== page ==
Oklahoma has one of the highest incarceration rates in the country. Our prisons and county jails are overflowing, and a significant percentage of the people who are incarcerated or in jail are there for simple possession. People are generally fed up with the system. They don’t like how people who are doing nothing more than using drugs are sometimes put in jail longer than people who harm others. The public is waking up. There is a lot of interest in criminal justice reform these days. I think people want to make sure that we are focusing our resources, both on the prosecution and incarceration side, on people who need to be removed from society.
Where Things Stand With The Changed Drug Laws As Of November 2016
A law that went into effect November 1, 2016 changed the sentencing range for simple possession of drugs. It eliminated the mandatory minimum time and reduced the maximum time for the first offense of simple drug possession. However, a ballot measure passed on November 8, 2016 changed that same law again. The change goes into effect on July 1, 2017. It makes simple possession of any drug a misdemeanor—no matter how many times somebody has been arrested for possession of drugs, what kind of drugs they were caught with, or where they were when they got caught with drugs.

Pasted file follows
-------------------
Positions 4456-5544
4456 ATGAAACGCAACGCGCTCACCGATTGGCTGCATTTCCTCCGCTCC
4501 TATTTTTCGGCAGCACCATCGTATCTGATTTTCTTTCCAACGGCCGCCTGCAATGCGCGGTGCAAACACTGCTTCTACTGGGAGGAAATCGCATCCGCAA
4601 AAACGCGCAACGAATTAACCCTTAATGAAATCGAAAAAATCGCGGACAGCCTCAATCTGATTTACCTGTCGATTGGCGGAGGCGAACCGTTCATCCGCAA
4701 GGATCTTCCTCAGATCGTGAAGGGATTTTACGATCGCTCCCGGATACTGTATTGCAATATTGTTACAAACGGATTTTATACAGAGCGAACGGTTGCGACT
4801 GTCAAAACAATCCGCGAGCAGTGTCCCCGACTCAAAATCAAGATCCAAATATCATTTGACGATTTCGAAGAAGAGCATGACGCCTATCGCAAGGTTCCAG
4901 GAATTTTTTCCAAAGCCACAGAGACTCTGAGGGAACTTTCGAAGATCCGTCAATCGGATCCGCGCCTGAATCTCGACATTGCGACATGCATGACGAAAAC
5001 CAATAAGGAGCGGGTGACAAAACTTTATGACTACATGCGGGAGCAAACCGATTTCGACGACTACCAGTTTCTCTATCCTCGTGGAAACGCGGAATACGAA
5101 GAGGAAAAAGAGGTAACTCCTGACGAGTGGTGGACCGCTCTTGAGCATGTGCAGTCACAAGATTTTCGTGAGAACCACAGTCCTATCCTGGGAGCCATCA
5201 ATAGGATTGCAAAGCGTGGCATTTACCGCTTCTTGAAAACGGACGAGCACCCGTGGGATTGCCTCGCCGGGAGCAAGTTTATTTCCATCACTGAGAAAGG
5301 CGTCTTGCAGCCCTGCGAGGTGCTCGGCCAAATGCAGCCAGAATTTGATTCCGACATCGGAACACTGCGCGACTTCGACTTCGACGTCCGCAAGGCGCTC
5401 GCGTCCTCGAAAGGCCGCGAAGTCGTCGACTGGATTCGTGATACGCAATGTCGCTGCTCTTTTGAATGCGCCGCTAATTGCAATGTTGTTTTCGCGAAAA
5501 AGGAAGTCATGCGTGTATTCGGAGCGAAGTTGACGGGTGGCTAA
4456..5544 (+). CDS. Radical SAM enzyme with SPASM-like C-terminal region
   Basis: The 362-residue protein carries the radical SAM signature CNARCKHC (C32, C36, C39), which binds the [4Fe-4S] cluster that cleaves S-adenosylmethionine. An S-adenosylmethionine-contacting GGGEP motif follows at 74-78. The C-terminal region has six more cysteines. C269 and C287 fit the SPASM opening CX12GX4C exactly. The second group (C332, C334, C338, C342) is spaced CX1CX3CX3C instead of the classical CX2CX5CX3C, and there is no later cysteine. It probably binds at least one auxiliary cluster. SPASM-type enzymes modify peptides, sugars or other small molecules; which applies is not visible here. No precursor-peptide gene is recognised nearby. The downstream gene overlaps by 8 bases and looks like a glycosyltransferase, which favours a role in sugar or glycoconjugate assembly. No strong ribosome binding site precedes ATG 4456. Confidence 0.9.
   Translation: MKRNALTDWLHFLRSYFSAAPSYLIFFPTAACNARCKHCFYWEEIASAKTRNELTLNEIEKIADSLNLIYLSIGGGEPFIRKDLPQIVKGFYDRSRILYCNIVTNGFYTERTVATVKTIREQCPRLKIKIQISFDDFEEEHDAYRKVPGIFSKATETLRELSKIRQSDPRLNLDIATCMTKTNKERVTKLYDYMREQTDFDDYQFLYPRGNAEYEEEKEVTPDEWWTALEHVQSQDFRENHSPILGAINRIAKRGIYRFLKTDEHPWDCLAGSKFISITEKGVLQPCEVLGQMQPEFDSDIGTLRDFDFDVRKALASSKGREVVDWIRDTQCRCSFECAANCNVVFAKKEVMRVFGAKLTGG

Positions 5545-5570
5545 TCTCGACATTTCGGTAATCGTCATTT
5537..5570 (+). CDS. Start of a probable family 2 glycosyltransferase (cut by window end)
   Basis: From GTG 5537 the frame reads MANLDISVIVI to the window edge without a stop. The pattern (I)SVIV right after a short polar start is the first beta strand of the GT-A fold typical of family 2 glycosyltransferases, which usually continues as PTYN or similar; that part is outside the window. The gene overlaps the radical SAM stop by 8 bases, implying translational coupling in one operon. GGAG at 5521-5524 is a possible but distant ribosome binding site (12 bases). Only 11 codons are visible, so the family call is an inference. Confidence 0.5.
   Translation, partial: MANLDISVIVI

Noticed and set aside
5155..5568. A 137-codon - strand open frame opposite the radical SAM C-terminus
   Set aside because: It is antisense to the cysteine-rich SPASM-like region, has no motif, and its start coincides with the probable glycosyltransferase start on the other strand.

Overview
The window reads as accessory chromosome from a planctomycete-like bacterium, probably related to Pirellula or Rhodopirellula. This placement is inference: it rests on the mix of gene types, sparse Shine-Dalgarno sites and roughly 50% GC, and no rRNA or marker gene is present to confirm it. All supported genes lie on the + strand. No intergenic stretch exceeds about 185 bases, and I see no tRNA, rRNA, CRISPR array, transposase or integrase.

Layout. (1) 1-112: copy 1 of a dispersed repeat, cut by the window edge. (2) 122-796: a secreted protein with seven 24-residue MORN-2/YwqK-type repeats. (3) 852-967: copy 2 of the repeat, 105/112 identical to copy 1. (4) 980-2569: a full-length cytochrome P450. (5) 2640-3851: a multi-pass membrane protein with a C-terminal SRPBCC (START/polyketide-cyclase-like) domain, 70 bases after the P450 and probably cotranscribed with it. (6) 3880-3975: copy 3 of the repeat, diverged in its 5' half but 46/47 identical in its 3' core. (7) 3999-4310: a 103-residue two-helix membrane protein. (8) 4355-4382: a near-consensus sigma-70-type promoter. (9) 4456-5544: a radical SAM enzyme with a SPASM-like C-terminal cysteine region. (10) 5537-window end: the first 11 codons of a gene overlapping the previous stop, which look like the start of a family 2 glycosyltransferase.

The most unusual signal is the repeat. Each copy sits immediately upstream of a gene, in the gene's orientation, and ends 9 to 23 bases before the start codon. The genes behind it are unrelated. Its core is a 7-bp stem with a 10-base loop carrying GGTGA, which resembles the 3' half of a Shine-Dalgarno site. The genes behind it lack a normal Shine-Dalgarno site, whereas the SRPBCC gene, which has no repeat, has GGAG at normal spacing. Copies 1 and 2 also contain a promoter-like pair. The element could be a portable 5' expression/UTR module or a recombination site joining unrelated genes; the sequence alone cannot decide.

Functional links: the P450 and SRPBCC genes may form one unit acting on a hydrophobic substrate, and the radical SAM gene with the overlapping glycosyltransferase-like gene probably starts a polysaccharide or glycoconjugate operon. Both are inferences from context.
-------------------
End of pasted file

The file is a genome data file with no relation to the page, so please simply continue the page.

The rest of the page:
Oklahoma went from one of the harshest states for drug possession to potentially the most lenient state for drug possession. To put this in perspective, the law that was superseded on November 1, 2016 had 899 words. The law in effect from November 1, 2016 to July 1, 2017 has 947 words. The law that goes into effect on July 1, 2017, has only 290 words. It’s clear that a lot was removed from the previous laws, most of which involved categorizing different punishments based on the schedules and how many times someone has been convicted of drug possession. The new law also takes out any reference to the possession of drugs in front of children or near schools. No matter where you possess drugs, what kinds of drugs, or how many times you get caught possessing drugs, starting July 1, 2017, it will be considered a misdemeanor.
Some people claim that changing simple possession from a felony to a misdemeanor will prevent people from entering drug court because a felony offense is required to enter drug court. However, 22 OS § 471.1 authorizes the establishment of a drug court for misdemeanor offenses.
For more information on Change In Oklahoma Drug Laws, a free initial consultation is your next best step. Get the information and legal answers you are seeking by calling (405) 633-3420 today.
63 OS § 2-402 (Superseded 11/1/16)
63 OS § 2-402 (Superseded 7/1/2017)
63 OS § 2-402 (Effective 7/1/2017)